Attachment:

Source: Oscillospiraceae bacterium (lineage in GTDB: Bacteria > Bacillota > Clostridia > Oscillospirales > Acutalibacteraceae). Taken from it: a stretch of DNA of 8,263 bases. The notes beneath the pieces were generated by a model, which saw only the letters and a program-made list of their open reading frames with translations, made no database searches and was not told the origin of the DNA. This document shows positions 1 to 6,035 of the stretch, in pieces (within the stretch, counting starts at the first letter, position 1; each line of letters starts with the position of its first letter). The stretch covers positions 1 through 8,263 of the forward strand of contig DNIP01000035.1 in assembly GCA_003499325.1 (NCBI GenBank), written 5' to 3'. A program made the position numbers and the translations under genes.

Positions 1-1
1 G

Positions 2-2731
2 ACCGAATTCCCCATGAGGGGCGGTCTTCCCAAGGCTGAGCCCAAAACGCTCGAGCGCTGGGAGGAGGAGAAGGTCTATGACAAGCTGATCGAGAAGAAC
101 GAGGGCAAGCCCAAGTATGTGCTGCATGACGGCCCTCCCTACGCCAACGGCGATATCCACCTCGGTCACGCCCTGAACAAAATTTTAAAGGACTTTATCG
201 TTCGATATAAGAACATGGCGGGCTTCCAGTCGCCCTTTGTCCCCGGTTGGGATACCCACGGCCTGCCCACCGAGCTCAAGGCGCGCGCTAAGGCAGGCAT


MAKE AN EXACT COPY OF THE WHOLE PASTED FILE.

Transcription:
Source: Oscillospiraceae bacterium (lineage in GTDB: Bacteria > Bacillota > Clostridia > Oscillospirales > Acutalibacteraceae). Taken from it: a stretch of DNA of 8,263 bases. The notes beneath the pieces were generated by a model, which saw only the letters and a program-made list of their open reading frames with translations, made no database searches and was not told the origin of the DNA. This document shows positions 1 to 6,035 of the stretch, in pieces (within the stretch, counting starts at the first letter, position 1; each line of letters starts with the position of its first letter). The stretch covers positions 1 through 8,263 of the forward strand of contig DNIP01000035.1 in assembly GCA_003499325.1 (NCBI GenBank), written 5' to 3'. A program made the position numbers and the translations under genes.

Positions 1-1
1 G

Positions 2-2731
2 ACCGAATTCCCCATGAGGGGCGGTCTTCCCAAGGCTGAGCCCAAAACGCTCGAGCGCTGGGAGGAGGAGAAGGTCTATGACAAGCTGATCGAGAAGAAC
101 GAGGGCAAGCCCAAGTATGTGCTGCATGACGGCCCTCCCTACGCCAACGGCGATATCCACCTCGGTCACGCCCTGAACAAAATTTTAAAGGACTTTATCG
201 TTCGATATAAGAACATGGCGGGCTTCCAGTCGCCCTTTGTCCCCGGTTGGGATACCCACGGCCTGCCCACCGAGCTCAAGGCGCGCGCTAAGGCAGGCAT